Return to driving is an important marker of both physical and psychological recovery from motor vehicle trauma. The inability to drive can impact on return to work following an injury as other modes of transport to work such as public transport typically require a higher level of physical function than driving. Our finding of similar rates of return to driving is interesting as this indicates ease of transport to work was not a factor in the improved return to work rates in our intervention group.

Return to work rates in the control and intervention groups was comparable with published studies (4). The intervention group had better rates of return to normal work compared with control group, although return to any work did not differ between the groups. Return to work is a complex issue involving individual factors such as site of injury and recovery, psychological distress and attitude to work, type of job and skill level required, workplace flexibility such as the opportunity for graded return to work, and societal factors such as cultural expectations and the compensation environment. Our intervention was focussed on restoration of function through physical and psychological treatments delivered by a co-ordinated rehabilitation team. This area requires further investigation to fully understand the role of rehabilitation in conjunction with other factors that influence return to work.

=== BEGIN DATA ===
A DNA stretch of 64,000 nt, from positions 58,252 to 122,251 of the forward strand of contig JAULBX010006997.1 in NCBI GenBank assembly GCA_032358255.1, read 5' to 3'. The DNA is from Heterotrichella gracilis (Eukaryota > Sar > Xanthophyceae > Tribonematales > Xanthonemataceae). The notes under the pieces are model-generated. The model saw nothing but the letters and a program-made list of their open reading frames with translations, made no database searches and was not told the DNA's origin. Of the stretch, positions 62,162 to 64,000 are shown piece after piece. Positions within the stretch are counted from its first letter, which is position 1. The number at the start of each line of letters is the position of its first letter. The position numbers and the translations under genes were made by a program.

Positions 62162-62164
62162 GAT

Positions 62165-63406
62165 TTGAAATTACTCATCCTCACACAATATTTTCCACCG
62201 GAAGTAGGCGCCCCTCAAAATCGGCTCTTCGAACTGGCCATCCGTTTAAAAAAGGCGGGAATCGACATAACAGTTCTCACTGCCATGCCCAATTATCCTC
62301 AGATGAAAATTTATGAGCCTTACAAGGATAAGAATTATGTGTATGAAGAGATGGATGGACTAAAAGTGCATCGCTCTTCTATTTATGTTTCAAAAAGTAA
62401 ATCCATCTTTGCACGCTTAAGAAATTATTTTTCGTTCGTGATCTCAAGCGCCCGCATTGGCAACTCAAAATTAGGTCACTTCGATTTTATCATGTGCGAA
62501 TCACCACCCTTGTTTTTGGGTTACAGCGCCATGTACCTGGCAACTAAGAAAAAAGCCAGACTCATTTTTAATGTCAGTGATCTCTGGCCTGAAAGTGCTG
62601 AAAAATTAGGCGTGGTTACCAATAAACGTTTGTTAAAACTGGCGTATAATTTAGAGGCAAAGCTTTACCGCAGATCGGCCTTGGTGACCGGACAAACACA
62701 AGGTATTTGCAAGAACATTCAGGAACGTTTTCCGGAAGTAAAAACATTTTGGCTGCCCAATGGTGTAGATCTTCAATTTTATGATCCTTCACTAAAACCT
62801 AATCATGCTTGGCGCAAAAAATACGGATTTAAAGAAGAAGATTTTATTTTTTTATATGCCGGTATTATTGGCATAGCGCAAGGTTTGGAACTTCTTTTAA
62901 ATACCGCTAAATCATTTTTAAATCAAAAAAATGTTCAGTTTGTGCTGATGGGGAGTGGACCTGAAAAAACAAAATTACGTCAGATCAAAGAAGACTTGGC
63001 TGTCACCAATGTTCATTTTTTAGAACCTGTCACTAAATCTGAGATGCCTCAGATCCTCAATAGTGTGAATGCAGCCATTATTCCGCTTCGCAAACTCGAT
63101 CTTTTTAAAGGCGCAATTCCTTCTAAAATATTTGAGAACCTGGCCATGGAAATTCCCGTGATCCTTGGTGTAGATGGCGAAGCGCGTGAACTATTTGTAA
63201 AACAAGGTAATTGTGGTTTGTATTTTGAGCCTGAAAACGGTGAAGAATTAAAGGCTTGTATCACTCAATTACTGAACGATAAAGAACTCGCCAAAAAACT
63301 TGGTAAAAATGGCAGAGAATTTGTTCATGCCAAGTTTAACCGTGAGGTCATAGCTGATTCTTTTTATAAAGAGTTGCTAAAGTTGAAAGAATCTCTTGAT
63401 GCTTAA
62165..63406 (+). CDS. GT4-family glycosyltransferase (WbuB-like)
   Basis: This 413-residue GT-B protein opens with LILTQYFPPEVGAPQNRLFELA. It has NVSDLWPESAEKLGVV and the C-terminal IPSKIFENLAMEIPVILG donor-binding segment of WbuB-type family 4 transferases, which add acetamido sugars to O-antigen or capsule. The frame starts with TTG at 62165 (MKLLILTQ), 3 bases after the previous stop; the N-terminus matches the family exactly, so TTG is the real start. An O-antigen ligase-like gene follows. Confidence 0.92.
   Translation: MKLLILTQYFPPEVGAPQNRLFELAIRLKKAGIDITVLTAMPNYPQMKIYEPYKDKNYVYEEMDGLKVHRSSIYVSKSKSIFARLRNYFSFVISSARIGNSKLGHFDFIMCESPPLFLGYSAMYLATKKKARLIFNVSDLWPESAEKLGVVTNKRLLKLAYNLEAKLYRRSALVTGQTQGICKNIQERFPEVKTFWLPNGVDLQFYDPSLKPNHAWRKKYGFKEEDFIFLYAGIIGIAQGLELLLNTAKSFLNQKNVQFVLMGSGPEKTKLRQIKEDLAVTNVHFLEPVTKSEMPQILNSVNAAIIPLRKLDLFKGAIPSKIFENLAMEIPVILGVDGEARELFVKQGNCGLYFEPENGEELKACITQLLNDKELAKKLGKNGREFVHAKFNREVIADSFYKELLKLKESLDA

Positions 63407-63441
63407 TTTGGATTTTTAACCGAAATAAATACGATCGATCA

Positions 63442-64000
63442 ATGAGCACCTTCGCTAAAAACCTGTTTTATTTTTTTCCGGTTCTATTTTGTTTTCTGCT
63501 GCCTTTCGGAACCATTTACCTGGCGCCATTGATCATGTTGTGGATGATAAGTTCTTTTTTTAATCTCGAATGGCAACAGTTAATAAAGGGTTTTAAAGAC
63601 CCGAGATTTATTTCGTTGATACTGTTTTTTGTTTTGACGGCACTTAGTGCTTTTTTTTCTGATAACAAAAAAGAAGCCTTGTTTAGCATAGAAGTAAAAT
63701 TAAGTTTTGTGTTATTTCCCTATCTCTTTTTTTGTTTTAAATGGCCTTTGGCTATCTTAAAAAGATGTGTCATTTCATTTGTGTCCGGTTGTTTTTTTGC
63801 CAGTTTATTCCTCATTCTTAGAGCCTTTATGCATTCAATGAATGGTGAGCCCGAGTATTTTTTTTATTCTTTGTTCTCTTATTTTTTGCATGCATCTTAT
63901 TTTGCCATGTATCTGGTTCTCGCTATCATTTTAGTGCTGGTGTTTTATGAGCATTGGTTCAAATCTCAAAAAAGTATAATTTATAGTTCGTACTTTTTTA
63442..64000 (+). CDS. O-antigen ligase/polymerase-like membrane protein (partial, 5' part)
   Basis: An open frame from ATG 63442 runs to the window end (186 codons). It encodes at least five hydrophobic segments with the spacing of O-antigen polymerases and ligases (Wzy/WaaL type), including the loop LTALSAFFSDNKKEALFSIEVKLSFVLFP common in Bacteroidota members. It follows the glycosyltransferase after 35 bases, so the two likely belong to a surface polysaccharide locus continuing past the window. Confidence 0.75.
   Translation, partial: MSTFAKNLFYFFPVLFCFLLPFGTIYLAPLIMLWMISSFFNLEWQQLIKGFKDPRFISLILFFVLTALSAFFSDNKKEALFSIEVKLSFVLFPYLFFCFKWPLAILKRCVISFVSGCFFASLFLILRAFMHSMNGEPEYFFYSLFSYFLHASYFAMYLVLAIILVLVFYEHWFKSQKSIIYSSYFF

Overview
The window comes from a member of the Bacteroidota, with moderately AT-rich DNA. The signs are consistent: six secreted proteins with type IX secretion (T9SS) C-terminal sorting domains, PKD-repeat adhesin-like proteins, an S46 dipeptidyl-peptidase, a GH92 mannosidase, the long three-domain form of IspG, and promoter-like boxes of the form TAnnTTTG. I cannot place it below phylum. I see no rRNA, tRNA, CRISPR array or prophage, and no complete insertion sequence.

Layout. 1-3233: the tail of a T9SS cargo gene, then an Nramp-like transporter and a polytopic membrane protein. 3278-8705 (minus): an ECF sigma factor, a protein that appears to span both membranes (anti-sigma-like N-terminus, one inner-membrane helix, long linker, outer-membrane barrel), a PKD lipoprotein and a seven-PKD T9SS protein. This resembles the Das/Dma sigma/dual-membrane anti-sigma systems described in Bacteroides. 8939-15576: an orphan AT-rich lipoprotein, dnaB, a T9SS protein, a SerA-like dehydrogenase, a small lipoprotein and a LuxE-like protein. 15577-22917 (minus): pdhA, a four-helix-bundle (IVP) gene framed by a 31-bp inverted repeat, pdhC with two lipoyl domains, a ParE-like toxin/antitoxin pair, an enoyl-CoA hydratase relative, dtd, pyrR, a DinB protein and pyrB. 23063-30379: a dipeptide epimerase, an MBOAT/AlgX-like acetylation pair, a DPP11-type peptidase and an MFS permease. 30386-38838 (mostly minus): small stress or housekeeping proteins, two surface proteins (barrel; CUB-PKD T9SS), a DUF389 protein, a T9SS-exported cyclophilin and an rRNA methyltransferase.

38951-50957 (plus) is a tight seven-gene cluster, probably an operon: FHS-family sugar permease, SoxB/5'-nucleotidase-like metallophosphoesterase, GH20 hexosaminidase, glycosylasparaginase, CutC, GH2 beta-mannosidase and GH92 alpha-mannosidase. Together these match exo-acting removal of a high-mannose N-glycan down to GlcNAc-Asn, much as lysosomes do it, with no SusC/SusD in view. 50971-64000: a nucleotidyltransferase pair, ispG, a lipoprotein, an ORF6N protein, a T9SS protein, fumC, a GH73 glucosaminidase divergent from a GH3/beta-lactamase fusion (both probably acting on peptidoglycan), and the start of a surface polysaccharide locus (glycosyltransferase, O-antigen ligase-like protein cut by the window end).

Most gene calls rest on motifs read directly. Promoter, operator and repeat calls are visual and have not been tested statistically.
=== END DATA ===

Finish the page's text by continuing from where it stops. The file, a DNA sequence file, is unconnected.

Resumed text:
A number of limitations in this study should be noted. First, the sequential cohort design of the study was chosen to avoid contamination of the usual practice of the hospital by the concurrent presence of the intervention group. However, there is potential for usual practice to have changed over time which may have influenced outcomes. Second, study participant numbers were limited to 40 in each arm. Recruitment of more subjects was not possible due to funding constraints. Of the eligible subjects only 80 of 200 agreed to enter the study. Reasons for declining to participate were not asked for in the study protocol, but many potential subjects commented they had no time or lived too far away. Those that did consent were a subset of the motor vehicle trauma with fracture population presenting to St Vincent’s Hospital, who may have had fewer time constraints, lived closer or were more altruistic. Whilst this limits generalizability of results to the entire trauma population we believe the results are still valid within the subset of those who agreed to participate, as what was being studied was the impact of early proactive rehabilitation interventions on outcomes compared to usual practice, between two otherwise similar groups. Third, a subset of our subjects may have experienced up to moderate severity traumatic brain injury which we did not specifically categorize, and which may have added to the challenges in returning to work. However, as the overall injury severity was not significantly different between our groups this factor is likely to be present in both control and intervention groups. Fourth, subject retention was imperfect, with 73% and 78% respectively in the intervention and control groups completing week 6 assessments and declining to 33% and 55% at Week 18 assessments. This dropout rate is consistent with other outcome studies. The requirement to attend the hospital in person for a 1-h assessment was a factor in the less than ideal retention rate.